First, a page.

Combine everybody’s favorite invention, the Imagination Station, with everybody’s favorite kid character, Jimmy Barclay, and this is the episode you get. It’s a recipe for success. Plus, it features Abraham Lincoln, everybody’s favorite U.S. president. Now these are obviously all generalizations, but these various factors still ensure that this episode would become a fan favorite. It’s a classic story of a kid stumbling into Whit’s End and suddenly going on an adventure they couldn’t have predicted. But it’s also a ground breaking story as it marks the first time the Imagination Station is used to visit a historical time outside of the Bible. And yet, interestingly it’s not the first time a kid from Odyssey has found themselves in the middle of American history. Irwin Springer beat Jimmy Barclay in that respect by about seventy episodes in The Day Independence Came from Album 2. But luckily Jimmy doesn’t have to hit his head in order to experience his adventure. And unlike Irwin, Jimmy is no history buff. He hates the subject and isn’t very knowledgeable about it, which gives him a totally different perspective. If Irwin had been in this episode instead of Jimmy I’m not sure it would have worked as well. It’s Jimmy’s ignorance about history and about Lincoln’s impending assassination which keeps it upbeat and enjoyable.
Jimmy’s sudden appearance in President Lincoln’s backyard probably should have signaled to him that he needs to step up security, but unfortunately he apparently doesn’t see the need for it. Normally when kids show up in an Imagination Station adventure the historical figures are shocked and start to angrily interrogate them about who they are and where they come from. But Lincoln is noticeably different. He befriends Jimmy after a very short session of squirrel hunting, which I’m sure later inspires the Barclays to jokingly consider living off squirrel meat in Album 17 after George loses his job. Lincoln’s friendliness and trust is very prominent and he comes across as slightly naïve. For all he knows Jimmy could be an assassin. In fact, he would have good reason to believe that because the people plotting the assassination also befriend Jimmy. I guess everyone in this historical episode just wants to be friends. Lincoln’s naivety shows up again when he insists on going to the front lines, ignoring the advice of his Secretary of War and putting himself in possible danger. It’s very evident how the story is being shaped to foreshadow the climax, all unbeknownst to Jimmy of course.
Once Lincoln and Jimmy arrive at the front line of the Civil War, Jimmy is immediately left to fend for himself in the woods. General Grant says, “Just don’t wander too far though. You can never tell what you might run into!” No kidding. They’re in a warzone and they just let a kid explore the area on his own? It’s pretty irresponsible of both Grant and Lincoln to allow that. As a result of their negligence, Jimmy has to take cover from cannon fire and is then captured by the Confederates. Not exactly a great turn of events. Luckily for Jimmy the war soon ends after General Lee surrenders. It’s almost too bad that it happens so fast because we get very little time with Lee. Then there’s some more foreshadowing, as Jimmy foils the assassination attempt of General Grant by a rogue Confederate soldier. This is a great moment because it makes Jimmy’s inability to save Lincoln all the more poignant later on. So far Jimmy has been living in a world where bullets and cannonballs can rain down all around and he and his friends never get hurt. But that’s all about to change.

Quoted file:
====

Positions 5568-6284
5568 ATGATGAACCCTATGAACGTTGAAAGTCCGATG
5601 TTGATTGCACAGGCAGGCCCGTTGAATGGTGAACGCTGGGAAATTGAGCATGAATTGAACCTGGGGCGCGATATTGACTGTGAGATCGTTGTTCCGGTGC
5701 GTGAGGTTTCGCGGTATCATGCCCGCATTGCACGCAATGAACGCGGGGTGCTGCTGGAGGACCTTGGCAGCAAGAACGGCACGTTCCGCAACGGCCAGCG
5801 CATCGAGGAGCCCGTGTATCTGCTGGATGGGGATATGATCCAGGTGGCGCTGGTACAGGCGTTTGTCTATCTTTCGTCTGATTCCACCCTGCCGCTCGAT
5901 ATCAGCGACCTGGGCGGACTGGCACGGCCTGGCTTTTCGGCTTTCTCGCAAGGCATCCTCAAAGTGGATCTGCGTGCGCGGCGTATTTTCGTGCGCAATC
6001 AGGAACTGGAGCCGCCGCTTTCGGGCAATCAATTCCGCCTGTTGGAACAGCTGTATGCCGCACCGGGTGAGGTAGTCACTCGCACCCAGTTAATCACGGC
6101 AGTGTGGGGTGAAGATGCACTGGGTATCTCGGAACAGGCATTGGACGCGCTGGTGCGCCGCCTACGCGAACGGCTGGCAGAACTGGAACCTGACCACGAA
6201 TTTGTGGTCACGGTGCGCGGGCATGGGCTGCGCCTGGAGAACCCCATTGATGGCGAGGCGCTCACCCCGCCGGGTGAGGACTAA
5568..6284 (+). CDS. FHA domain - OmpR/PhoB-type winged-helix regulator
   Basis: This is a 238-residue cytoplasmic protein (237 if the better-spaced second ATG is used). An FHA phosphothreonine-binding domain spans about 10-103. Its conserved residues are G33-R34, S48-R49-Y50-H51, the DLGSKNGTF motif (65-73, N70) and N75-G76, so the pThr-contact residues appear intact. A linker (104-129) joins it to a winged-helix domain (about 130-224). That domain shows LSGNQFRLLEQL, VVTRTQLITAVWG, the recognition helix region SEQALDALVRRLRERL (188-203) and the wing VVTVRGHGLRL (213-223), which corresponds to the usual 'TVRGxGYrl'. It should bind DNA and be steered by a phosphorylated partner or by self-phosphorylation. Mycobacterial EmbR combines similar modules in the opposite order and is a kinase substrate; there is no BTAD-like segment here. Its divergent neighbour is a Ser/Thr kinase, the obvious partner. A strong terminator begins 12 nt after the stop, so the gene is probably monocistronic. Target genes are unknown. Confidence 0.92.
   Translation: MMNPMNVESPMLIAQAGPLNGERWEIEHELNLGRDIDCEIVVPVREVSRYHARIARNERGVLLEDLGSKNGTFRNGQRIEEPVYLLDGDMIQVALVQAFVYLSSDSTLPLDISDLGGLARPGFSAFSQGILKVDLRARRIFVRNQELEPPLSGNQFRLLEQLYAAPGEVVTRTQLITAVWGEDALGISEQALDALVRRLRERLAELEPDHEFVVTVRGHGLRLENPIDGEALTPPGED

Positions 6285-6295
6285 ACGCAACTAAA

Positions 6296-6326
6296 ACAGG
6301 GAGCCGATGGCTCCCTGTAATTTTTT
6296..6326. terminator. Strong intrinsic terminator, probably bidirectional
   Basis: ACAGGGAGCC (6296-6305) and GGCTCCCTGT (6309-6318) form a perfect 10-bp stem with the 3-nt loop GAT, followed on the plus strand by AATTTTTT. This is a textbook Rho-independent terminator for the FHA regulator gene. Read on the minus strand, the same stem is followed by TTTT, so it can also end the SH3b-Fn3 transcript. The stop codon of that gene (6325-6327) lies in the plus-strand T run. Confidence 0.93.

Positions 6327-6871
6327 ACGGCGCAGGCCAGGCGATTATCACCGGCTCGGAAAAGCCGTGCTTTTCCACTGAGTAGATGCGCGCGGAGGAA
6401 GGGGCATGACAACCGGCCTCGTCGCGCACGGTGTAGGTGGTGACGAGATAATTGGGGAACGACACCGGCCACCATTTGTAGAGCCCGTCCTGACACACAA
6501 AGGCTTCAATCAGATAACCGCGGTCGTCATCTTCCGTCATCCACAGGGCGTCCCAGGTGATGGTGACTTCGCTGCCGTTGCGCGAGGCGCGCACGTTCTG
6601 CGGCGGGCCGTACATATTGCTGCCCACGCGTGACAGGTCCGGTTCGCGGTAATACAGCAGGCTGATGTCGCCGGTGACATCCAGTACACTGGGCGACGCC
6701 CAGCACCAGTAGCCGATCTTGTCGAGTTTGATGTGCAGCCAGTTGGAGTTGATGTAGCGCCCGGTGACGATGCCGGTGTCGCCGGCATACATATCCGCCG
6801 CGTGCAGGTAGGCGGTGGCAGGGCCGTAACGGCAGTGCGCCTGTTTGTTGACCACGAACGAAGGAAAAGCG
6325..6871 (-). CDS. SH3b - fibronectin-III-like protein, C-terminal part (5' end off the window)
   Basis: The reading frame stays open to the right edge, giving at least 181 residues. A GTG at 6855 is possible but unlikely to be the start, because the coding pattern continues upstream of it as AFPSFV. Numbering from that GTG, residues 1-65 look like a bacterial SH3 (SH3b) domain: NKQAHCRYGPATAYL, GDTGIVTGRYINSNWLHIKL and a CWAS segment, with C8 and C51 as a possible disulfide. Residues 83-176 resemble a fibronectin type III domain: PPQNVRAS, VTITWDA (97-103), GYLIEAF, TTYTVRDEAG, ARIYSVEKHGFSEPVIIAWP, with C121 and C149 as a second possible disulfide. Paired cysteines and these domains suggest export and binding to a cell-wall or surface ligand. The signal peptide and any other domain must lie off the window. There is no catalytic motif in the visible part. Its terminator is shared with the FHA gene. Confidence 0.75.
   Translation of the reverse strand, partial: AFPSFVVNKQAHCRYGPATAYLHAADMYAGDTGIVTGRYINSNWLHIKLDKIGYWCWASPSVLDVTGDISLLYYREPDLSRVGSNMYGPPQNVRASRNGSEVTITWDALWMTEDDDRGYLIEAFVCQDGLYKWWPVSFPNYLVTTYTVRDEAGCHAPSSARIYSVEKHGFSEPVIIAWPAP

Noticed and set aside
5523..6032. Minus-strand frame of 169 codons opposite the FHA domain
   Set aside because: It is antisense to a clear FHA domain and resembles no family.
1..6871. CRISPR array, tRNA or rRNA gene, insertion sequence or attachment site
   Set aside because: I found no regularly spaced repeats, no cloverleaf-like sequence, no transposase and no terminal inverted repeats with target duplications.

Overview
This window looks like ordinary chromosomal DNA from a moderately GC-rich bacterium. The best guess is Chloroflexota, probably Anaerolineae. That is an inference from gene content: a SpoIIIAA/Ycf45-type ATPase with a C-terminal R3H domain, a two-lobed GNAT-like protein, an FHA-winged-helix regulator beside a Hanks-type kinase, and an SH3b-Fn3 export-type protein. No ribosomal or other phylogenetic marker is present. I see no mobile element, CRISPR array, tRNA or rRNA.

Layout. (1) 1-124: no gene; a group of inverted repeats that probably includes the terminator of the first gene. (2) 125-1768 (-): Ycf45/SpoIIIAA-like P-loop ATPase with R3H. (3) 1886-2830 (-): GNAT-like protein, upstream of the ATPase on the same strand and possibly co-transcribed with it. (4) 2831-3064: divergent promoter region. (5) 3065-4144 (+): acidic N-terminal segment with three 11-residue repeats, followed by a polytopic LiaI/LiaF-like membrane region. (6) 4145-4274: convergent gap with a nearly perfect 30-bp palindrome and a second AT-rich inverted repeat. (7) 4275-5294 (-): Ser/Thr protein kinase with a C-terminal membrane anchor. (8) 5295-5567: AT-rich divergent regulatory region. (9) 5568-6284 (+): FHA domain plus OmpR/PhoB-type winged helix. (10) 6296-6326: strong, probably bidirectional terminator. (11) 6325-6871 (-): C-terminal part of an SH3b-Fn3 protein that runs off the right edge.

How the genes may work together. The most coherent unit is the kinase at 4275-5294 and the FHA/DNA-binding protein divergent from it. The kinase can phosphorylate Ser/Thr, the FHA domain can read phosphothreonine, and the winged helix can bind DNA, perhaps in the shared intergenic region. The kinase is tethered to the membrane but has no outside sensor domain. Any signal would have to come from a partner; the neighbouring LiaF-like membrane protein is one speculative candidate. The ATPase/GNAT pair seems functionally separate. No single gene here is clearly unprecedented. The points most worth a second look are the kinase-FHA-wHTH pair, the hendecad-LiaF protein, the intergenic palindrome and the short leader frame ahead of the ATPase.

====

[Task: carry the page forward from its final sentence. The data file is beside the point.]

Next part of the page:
In contrast to General Lee, who is described as an “incredible man,” John Wilkes Booth is clearly a villain. He’s downright creepy and he uses Dr. Blackgaard-level manipulation when trying to entice information out of Jimmy. It’s reminiscent of Richard Maxwell manipulating Lucy. But since Booth is just another guy who wants to be Jimmy’s friend, Jimmy doesn’t see through his deception at first. Irwin Springer would have immediately recognized who he was. But to be fair, it only takes Jimmy a few minutes to recognize Booth and his significance in the story. But like Digger Digwillow before him, Jimmy is captured and imprisoned by the villains so he can’t prevent them from killing his hero. Speaking of which, Digger’s adventure in the Imagination Station is a lot like Jimmy’s. Both are reluctant to go at first. Digger hates hearing Bible stories in Sunday school class and Jimmy hates sitting through history class at school. Digger prefers his comic books and Jimmy his Zapazoids. But then they enter a world which they know little about and come face to face with an amazing historical figure who they grow to love. Digger witnesses people celebrating as Jesus rides into the city on a donkey and Jimmy celebrates Lincoln’s inauguration and witnesses the parades that take place after the Civil War is won. Then both Jesus and Lincoln are killed, much to the dismay of Digger and Jimmy. In a way, Lincoln is portrayed a lot like Christ in this episode. He shows his faith in God and his efforts to emulate the actions of Jesus by freeing the slaves and winning the war, but in the process paying the ultimate price.
Similarly to Digger, Jimmy is heartbroken over the death of his hero at the end of his Imagination Station ride. Nevertheless, Lincoln is no failure in Whit’s eyes. He accomplished what he was called to do. Whit comforts Jimmy as the music from “The Battle Hymn of The Republic” plays softly in the background. It is also known as “Mine Eyes Have Seen the Glory” and not only is it a beautiful song but it fits perfectly because it was first sung during the Civil War. It’s basically a song of Christ’s victory and kingship over the world, linked to the American context, and is a great way to end a great show. This episode gets 5 out of 5 stars.